Flamengo's historic Copa Libertadores win down to 'Gabigol' heroics and River mistakes

Flamengo players celebrate with the Copa Libertadores trophy after beating River Plate in the final. Getty Images

Football has a way of bringing people back down to earth and Flamengo's last-gasp 2-1 Copa Libertadores win over River Plate was a case study in that reality.

A year ago striker Lucas Pratto was one of the big heroes of River's Copa win, scoring in both legs of the final against old rivals Boca Juniors. But on Saturday in Lima he was the villain. The 2019 final was all but won. The Argentines were one minute plus stoppage time away from retaining their title. All they had to do was get behind the ball, keep their defensive shape and block Flamengo of Brazil as they had done all afternoon.

But River had a promising attack and committed men forward. Pratto had the ball and it was essential that he did not lose it. He could pass forward searching for a colleague, play a probing ball into a channel, or blast it into row Z if he wished. Any of those options and River would surely have won a second consecutive continental title. Instead he dwelt on the ball. He almost lost it -- a warning he failed to heed. He dwelt once more, lost possession and with River stretched Flamengo launched a desperate 89th minute break that ended with a tap-in equaliser for Gabriel Barbosa.

Like men who had just discovered their pockets had been picked, River were in a daze. Perhaps they could regroup in the break before extra time was played. But they did not have the chance. Flamengo's star striker Barbosa -- known as "Gabigol" -- did little of note for 88 minutes and managed to get himself sent off in the 95th. But in between he scored the goals that won the game including a stunning volley for his second to take away from River a title that, without Pratto's slip up, was destined for Buenos Aires.

The trophy belongs to Rio, to Flamengo and to their bold Portuguese coach Jorge Jesus. But the day, right up until the end, belonged to his opposite number. River Plate boss Marcelo Gallardo had a magnificent afternoon. His tactical planning was perfect. He had worked out how to nullify Flamengo and where to hurt them and followed the lead showed by Flamengo's local rivals Vasco da Gama, who 10 days earlier held Fla to a pulsating 4-4 draw in a Brazilian league game.

Vasco chose two out-and-out strikers -- a formation Flamengo had yet to encounter. It put pressure on their centre-backs and hampered their build up play. It also left the opponents with the chance to break at pace and get behind Flamengo's high defensive line. River Plate did the same thing with more skill and intensity and Flamengo never got going.

There was little flow about the Brazilians' play and time and time again they were caught out, losing possession close to their own goal and having to defend against balls carefully slid into the space between the full-backs and the centre-backs.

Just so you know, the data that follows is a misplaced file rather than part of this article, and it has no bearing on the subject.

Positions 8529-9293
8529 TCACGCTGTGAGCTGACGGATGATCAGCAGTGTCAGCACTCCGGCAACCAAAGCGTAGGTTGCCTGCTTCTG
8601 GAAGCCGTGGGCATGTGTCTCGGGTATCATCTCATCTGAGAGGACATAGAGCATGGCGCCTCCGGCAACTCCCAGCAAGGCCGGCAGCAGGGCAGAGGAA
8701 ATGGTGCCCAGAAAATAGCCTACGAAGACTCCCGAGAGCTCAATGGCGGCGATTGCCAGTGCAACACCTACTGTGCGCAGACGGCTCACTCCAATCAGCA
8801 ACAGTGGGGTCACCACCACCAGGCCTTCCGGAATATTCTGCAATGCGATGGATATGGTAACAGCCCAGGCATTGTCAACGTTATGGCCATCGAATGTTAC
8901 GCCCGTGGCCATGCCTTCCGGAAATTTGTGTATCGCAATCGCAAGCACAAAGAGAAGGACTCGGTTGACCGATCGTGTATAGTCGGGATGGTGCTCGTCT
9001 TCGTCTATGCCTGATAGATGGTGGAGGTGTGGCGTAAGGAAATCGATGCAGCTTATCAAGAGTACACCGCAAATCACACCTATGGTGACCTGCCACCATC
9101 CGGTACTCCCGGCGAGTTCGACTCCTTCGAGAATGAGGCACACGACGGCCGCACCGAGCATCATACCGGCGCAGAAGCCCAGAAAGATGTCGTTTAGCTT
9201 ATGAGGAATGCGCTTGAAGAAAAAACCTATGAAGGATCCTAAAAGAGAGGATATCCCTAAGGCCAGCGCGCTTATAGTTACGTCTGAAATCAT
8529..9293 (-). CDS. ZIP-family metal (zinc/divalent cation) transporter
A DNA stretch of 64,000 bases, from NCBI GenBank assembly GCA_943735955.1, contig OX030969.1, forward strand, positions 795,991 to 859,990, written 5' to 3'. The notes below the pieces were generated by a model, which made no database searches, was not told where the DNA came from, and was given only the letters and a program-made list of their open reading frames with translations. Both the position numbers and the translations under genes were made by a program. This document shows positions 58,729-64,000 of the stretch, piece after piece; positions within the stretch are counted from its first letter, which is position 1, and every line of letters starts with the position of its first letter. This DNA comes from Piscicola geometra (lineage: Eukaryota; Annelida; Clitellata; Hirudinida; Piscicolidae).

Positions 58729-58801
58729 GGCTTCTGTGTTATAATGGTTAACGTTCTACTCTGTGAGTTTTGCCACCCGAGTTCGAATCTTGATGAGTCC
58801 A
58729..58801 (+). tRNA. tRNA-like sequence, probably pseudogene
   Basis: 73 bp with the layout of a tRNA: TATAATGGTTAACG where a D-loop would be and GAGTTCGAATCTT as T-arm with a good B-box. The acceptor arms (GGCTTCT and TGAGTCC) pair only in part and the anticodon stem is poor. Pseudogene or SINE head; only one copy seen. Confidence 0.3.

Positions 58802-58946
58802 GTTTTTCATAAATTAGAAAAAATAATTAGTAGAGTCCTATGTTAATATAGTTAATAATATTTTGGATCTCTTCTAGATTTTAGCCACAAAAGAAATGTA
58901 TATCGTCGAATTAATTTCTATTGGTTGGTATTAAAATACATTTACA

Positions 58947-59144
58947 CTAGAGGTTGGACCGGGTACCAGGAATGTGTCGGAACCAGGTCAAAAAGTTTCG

Gallardo had identified the weakness and come up with a gameplan capable of exploiting it. River took an early lead when Filipe Luis was slack in possession, Enzo Perez slid Nacho Fernandez down the right, and he pulled back across the face of goal. The mobility of the two River strikers was now crucial. Matias Suarez ran to the near post and took three defenders with him, and Rafael Santos Borre popped up in the space to swivel home.

The two strikers were the last line of attack and the first line of defence, working furiously hard to stop Flamengo's attacks at source and prevent their opponents from establishing a rhythm. It worked so well. Until the 89th minute equaliser, Flamengo had only threatened the River goal on one occasion, and that was controversial. A River Plate player lay injured, but Flamengo refused to kick the ball out of play, and their forward burst ended with Everton Ribeiro forcing a fine save from Franco Armani.

But there were always doubts about the capacity of River's defenders to cope with the Brazilian attackers in open space. For 89 minutes it was a hint, and nothing more. But then came Pratto's error. Finally the Flamengo front line combined at pace. Bruno Henrique slipped Giorgian De Arrascaeta down the left channel. Perhaps earlier in the game centre-back Javier Pinola would have got across quicker to snuff out the danger. Until the closing stages he had a fine game. But he is 36, and this time he just failed to get there in time as De Arrascaeta squared for Gabriel to tap in.

Then came the decisive moment, the one that decided the game and confirmed the doubts about the River defence. Diego sent a route punt forward. Pinola and fellow centre-back Lucas Martinez Quarta were two on one against "Gabigol," but could not deal with the ball, and the striker cut onto his favourite left boot to hook home a remarkable winner and score a goal that may well have huge consequences.

Losing to River would have branded Flamengo as nothing more than a domestic phenomenon, only capable of rolling over other Brazilian sides. Instead, they now march on to the Club World Cup with the chance to establish themselves as a global powerhouse.